Hacking a Nespresso machine with an ATmega328P

If there are a couple of things engineers love, tinkering and coffee rank high on that list. To our delight, a Maker by the name of Guido Burger brought to our attention one of his latest builds powered by an ATmega328P, of course.

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Along with fellow members of his Fab-Lab team, Burger has created the first open sensor platform for the Internet of Things, which uses a combination of Arduino IDE and Bluetooth Low Energy driven by just a single coin cell battery. Aptly named blueIOT, the platform is equipped with a certified BLE module and an ATmega328P MCU at its core.

Here, you can see the hacked Nespresso Inissia coffee maker. The black box is hosting the blueIOT module, optocoppler and a relay to physically decouple the machine from the control unit.

A closer look at the hacked Nespresso Inissia coffee maker. Here, you can see the black box that hosts the blueIOT module, along with an optocoupler and a relay that physically decouple the machine from the control unit.

Most recently, the Maker successfully hacked a Nespresso machine using the blueIOT to control his new makeshift device. Among the various tasks the ‘smarter’ coffee maker can carry out include awaking the device from power safe mode, beginning to brew a morning cup ‘o joe, changing the coffee/water mix, as well as starting the cleaning process — all made possible through a simple Arduino code running on the ATmega328P and the blueIOT’s ultra-low power design.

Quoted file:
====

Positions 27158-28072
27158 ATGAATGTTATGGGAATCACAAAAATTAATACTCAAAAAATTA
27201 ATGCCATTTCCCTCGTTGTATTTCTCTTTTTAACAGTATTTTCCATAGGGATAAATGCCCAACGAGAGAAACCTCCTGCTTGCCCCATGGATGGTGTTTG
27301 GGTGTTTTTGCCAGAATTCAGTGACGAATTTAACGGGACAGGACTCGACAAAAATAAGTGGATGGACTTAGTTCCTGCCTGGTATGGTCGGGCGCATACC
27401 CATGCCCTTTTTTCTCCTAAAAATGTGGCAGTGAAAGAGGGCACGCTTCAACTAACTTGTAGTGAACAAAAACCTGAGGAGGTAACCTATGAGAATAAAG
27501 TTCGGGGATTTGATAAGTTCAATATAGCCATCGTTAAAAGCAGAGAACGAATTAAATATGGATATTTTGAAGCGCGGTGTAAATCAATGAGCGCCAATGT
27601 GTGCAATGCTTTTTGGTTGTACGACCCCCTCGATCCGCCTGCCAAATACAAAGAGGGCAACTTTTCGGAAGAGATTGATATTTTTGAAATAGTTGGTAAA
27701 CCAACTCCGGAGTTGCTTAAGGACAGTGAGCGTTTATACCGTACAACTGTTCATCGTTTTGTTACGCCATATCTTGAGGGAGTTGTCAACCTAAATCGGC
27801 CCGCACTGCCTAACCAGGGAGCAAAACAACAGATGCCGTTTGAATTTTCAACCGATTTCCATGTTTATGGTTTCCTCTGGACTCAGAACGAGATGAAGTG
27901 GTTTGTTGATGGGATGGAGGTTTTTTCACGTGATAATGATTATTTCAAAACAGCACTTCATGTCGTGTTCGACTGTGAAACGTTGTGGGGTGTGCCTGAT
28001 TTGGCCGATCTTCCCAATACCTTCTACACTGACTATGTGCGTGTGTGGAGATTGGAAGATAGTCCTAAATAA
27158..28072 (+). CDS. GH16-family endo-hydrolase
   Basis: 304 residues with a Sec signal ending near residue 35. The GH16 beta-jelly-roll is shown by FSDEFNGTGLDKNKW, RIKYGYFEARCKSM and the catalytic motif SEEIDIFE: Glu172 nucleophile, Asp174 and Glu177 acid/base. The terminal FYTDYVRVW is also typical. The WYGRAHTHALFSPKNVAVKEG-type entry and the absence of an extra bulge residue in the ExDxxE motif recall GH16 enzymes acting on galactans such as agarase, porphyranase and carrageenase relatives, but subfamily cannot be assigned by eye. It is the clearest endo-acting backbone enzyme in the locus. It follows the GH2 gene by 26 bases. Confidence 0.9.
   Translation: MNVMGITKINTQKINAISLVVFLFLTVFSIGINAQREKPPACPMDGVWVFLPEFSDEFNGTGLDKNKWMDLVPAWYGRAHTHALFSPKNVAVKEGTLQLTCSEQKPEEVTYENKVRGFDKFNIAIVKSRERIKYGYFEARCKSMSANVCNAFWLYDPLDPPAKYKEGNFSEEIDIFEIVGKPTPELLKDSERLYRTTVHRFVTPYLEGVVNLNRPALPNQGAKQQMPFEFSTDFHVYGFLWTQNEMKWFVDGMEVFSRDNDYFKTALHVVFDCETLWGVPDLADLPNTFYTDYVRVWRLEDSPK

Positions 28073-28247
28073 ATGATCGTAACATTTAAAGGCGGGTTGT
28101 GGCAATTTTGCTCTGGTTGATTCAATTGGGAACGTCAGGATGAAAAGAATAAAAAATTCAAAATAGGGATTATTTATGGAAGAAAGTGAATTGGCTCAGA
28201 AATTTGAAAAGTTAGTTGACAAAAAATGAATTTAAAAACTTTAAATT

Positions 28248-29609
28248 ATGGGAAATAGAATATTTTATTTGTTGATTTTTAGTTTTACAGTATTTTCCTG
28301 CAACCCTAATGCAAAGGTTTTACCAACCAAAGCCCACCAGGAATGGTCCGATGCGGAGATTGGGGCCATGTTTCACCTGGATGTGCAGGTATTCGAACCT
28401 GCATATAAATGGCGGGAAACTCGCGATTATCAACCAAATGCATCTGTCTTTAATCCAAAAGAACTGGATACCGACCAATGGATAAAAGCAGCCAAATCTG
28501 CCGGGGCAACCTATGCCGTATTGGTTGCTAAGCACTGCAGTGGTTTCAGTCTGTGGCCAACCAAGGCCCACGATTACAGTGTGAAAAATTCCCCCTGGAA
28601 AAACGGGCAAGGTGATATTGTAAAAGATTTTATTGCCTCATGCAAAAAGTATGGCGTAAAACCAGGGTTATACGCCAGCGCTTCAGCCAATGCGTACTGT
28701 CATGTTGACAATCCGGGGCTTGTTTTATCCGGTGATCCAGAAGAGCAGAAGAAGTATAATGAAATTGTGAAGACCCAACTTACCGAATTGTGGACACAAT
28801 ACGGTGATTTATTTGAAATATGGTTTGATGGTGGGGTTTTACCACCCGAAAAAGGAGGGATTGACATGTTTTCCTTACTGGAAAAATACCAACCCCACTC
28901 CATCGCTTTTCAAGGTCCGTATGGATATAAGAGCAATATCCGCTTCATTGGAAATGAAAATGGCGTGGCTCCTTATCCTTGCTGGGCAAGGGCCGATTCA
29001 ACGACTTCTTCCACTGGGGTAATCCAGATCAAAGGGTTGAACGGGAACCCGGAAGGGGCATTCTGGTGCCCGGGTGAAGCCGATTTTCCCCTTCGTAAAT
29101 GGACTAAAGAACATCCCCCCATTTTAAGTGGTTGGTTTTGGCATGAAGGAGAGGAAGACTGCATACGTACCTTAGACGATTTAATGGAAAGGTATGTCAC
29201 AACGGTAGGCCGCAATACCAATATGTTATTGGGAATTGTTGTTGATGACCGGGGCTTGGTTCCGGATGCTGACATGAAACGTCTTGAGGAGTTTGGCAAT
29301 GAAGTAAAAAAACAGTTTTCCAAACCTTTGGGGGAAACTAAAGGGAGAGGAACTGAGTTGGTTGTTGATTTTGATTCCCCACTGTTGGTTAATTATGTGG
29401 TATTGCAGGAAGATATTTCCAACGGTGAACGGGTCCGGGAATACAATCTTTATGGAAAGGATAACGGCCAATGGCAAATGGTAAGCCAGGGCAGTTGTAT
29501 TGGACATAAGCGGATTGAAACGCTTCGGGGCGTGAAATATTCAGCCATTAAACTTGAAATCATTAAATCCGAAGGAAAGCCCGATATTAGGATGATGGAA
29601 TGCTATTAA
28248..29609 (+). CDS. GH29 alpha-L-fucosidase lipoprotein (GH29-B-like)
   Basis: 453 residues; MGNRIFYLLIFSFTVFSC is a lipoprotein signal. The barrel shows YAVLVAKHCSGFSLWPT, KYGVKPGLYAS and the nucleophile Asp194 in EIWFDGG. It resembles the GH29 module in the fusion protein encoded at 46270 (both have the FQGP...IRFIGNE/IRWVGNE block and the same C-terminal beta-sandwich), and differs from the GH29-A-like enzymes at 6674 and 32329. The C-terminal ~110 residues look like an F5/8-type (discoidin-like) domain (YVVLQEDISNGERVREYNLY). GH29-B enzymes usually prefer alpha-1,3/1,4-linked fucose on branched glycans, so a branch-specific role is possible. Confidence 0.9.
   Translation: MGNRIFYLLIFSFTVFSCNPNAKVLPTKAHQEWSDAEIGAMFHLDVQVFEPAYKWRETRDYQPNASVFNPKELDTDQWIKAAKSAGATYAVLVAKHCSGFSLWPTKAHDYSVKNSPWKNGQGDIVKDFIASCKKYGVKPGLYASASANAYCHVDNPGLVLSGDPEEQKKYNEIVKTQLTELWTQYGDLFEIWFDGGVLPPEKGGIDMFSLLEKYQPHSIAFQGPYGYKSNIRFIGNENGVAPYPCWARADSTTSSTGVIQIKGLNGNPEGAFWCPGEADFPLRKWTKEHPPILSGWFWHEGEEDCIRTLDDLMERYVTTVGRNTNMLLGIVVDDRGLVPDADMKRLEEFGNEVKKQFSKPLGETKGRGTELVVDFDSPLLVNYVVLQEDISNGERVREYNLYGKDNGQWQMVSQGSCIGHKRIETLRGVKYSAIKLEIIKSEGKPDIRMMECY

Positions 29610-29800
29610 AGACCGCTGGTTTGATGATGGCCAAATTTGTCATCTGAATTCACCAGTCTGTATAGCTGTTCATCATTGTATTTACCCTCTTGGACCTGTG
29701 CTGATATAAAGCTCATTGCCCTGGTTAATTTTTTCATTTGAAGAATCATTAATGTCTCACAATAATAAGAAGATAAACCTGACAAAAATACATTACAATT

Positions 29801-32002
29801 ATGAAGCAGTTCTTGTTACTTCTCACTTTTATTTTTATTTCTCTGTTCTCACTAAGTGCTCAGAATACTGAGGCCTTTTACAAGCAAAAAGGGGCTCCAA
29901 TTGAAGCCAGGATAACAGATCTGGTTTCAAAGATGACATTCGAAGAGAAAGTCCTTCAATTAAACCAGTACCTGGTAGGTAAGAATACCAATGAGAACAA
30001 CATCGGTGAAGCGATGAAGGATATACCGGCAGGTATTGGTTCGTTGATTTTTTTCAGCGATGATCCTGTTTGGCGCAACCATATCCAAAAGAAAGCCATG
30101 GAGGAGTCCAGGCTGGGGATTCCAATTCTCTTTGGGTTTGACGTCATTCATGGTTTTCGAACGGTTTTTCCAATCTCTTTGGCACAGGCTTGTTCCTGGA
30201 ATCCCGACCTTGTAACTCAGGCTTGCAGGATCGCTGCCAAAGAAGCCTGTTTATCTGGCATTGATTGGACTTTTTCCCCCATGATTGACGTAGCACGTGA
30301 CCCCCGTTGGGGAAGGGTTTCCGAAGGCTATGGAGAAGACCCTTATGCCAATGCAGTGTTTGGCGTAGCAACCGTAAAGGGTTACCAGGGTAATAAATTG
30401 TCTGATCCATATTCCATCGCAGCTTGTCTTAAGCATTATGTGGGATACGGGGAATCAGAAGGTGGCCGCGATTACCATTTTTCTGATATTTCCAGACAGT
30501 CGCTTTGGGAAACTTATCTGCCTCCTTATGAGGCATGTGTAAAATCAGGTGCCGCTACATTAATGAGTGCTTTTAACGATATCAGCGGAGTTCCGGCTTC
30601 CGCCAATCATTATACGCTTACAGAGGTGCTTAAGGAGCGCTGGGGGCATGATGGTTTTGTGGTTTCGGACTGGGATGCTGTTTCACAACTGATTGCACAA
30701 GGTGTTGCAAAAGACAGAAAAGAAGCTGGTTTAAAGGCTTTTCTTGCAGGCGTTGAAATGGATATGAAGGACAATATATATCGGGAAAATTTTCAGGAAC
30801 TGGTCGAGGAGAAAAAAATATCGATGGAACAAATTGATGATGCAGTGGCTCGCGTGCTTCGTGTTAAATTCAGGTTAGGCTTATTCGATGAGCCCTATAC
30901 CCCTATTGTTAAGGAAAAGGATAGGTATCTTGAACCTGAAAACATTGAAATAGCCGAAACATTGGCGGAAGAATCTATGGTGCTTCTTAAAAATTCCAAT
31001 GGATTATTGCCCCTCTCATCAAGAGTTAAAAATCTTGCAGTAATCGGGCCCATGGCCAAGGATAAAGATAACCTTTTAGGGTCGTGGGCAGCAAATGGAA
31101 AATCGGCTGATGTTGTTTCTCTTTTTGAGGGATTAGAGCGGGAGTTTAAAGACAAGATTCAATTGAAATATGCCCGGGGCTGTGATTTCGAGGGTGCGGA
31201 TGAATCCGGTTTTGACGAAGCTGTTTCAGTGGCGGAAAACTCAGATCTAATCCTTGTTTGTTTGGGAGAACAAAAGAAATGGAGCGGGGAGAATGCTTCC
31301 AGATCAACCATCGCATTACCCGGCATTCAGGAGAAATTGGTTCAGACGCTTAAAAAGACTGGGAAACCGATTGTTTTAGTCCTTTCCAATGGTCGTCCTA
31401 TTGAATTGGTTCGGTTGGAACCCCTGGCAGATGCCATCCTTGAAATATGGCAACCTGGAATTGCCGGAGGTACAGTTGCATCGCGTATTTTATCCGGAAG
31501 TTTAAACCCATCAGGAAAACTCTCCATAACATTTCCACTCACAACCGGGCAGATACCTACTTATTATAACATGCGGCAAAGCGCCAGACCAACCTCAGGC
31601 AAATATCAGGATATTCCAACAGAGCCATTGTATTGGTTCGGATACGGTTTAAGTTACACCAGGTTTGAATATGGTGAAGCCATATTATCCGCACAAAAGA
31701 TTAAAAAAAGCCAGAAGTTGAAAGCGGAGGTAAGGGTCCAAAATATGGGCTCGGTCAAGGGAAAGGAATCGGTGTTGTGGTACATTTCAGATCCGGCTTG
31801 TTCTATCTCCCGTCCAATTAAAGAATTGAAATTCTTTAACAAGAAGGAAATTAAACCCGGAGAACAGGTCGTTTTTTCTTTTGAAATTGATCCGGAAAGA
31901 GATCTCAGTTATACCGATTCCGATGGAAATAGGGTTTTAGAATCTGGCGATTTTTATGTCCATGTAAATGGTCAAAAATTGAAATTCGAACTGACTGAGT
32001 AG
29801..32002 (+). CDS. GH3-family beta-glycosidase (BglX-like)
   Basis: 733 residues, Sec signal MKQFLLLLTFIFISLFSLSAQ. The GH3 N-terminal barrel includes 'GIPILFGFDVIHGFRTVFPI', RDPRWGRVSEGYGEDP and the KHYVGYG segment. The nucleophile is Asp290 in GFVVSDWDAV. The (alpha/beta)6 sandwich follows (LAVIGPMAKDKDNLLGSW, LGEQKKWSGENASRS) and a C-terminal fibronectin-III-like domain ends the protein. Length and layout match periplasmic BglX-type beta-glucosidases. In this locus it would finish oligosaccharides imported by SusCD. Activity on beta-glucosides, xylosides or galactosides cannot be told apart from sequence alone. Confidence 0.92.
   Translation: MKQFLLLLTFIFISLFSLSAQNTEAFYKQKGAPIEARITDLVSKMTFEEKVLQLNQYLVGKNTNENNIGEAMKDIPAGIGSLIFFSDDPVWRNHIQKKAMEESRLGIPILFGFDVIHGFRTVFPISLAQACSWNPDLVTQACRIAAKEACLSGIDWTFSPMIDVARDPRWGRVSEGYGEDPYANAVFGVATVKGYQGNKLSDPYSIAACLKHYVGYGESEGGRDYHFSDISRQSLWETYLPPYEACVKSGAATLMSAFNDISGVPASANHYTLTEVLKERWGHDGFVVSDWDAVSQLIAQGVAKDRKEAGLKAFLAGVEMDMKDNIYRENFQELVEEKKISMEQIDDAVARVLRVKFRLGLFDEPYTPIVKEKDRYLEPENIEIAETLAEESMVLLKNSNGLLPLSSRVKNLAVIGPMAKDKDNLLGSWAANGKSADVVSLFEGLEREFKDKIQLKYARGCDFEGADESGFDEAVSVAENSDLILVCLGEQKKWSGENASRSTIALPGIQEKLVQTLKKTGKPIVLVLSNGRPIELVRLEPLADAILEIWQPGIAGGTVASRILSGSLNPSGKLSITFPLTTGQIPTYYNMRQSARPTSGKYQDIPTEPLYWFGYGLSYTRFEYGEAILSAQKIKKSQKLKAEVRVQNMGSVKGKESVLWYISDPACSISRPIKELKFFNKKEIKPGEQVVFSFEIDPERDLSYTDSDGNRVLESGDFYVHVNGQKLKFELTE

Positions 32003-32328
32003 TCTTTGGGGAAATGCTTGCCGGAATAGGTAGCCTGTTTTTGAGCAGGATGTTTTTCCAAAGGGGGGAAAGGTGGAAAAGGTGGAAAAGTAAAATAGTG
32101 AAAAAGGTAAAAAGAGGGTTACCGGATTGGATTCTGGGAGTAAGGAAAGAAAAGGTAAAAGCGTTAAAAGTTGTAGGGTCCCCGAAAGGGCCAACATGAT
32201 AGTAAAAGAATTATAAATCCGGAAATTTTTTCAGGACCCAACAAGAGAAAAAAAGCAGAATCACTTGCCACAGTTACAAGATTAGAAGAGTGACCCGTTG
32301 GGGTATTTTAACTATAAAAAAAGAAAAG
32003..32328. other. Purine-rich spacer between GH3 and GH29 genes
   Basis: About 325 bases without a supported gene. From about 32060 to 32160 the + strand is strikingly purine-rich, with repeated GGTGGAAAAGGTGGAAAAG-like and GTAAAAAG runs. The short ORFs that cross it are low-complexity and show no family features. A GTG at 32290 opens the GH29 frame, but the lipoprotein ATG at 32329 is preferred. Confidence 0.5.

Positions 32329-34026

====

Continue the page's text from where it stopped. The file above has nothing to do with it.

A peek inside the coffee maker.

A peek inside the coffee maker.

Furthermore, the gadget serves as an iBeacon, sharing the proximity of a user to the coffee maker via its companion smartphone app.

“This will be the cheapest BLE-enabled coffee maker based on a Nespresso mass market coffee maker… and simple to rebuild in less than two hours… It might be the first coffee maker actually being an iBeacon too,” Burger adds.

blueIOT and a Darlington driver running the relay (black on bottom), optocoupler (red) running Arduino code on the ATmega328P.

blueIOT and a Darlington driver running the relay (black on bottom), along with an optocoupler (red) running Arduino code on the ATmega328P.

Did this project perk your interest? If so, head on over to Fab Labs official page here to learn more about blueIOT and other related hacks.

1 thought on “Hacking a Nespresso machine with an ATmega328P

  1. Pingback: pico-Platinchen is a pocket-sized, Arduino-compatible wearable board | Bits & Pieces from the Embedded Design World

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